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Bride of ISIS: Why Women Join Jihad

12-08-2015
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The attack in San Bernardino, California, has raised many questions, including why would a young woman, who was a mother of a 6-month-old, carry out such an evil act of terror?

"It is not a whole lot different than what propels men," Dr. Anne Speckhard, an adjunct associate professor at Georgetown University, told CBN News. "The lethal cocktail that makes a terrorist that I found is that there is almost always a group, there's an ideology, there's some level of social support, and then there's individual vulnerabilities and these four things come together."

Dr. Speckhard has interviewed more than 400 terrorists, their families, and supporters. She believes the terrorist couple may have been motivated by a perceived belief that America was at war with Islam and that they had a religious obligation to defend their faith.

*Watch Dr. Speckhard share more insights on why women are joining jihad.

"They probably bought into this whole ideology and narrative that Muslims are under attack around the world, that the West is responsible for it, and that they have a duty to individual jihad, which most Muslims don't believe," she said.

Speckhard has written several books, including Bride of ISIS and Talking to Terrorists.

"It's so terrible to imagine this couple are following the 'Victory or Paradise' slogan in that they win either way in their mind. They don't mind that they left a 6-month infant behind {because} clearly if they minded when they were facing overwhelming force, they would have thrown their hands up and surrendered, but they shot it out to the death because death for them is victory," Speckhard said.

Research shows an estimated 4,500 Westerners have traveled to the Middle East to join jihadist groups in Syria or Iraq. One in seven are women, according to a new report.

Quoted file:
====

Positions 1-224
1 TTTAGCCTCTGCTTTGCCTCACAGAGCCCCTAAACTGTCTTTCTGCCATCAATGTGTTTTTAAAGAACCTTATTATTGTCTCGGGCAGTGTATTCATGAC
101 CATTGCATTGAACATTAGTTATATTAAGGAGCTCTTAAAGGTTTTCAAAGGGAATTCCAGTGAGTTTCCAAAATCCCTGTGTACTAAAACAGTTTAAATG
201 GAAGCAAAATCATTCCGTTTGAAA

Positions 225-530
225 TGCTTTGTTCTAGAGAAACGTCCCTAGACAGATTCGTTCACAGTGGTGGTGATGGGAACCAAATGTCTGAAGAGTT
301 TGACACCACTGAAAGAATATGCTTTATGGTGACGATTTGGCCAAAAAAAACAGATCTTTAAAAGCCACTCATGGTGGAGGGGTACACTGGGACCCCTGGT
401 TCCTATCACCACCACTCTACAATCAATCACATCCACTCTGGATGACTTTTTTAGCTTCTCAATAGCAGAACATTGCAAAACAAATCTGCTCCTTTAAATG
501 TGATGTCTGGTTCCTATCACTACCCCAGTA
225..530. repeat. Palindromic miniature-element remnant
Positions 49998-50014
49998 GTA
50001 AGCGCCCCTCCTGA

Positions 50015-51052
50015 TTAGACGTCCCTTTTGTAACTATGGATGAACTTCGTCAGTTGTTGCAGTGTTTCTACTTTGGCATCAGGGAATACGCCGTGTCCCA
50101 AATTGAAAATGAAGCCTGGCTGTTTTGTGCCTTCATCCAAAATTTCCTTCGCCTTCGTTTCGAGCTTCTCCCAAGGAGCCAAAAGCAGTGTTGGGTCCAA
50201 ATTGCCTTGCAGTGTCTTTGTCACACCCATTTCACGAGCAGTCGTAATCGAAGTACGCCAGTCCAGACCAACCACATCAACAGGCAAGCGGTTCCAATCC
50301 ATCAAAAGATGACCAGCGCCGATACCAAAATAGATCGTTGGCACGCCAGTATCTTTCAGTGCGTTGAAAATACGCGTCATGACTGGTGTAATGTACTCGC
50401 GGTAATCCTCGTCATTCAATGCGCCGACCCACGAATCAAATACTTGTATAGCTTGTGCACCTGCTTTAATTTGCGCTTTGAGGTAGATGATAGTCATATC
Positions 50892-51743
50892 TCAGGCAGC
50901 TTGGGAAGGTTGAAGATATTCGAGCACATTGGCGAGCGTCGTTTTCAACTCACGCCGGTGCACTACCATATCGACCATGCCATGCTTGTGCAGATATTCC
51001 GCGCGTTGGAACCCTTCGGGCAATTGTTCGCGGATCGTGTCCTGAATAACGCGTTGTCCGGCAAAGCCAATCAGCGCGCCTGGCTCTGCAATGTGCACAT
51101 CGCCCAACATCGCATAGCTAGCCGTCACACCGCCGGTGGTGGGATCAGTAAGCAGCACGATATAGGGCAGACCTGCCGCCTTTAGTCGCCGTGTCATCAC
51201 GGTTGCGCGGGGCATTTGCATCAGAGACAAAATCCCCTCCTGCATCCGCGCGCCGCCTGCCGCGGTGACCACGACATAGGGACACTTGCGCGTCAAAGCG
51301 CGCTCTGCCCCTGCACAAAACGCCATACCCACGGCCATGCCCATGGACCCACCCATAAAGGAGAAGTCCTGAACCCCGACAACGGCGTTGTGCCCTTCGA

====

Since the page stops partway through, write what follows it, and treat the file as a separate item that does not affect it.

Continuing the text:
In her book, Bride of ISIS, Speckhard documents the true story of Shannon Conley, a young 17-year-old native of Colorado, who decided to become an ISIS bride after converting to Islam.

"She got on the Internet as a new Muslim and tried to figure out who she should be and what she should be following," Speckhard said. "Over time she fell in love with an ISIS fighter who she was Skyping with over the Internet and decided to go over to marry him. A lot of girls go over to be brides, to marry fighters."

The revelation that the 27-year-old San Bernardino shooter Tashfeen Malik, described as "modern," "soft-spoken," "obedient," and "submissive," could turn into a killer and help her husband murder 14 people has shocked many Americans.

But it did not shock Speckhard, who has spent years studying the motivation behind Islamic jihadists who she says are on "the adventure of a lifetime."

"From their point of view, they are joining a new world order. They believe there's so much injustice in the world this terrorist group has convinced them that in claiming a caliphate that they are claiming a whole new world order and that there's going to be a utopia state that rises up," she explained.

Speckhard warns that female Islamic terrorists are growing in number and their attacks more sophisticated.

In a blog for Huffington Post, Speckhard writes, "What this couple's story underlines is that despite our wish to see females as the gentler gender, females can be lethal terrorists, that terrorist groups and now even ISIS are more than willing to make use of them, and that mothers are not an exception."

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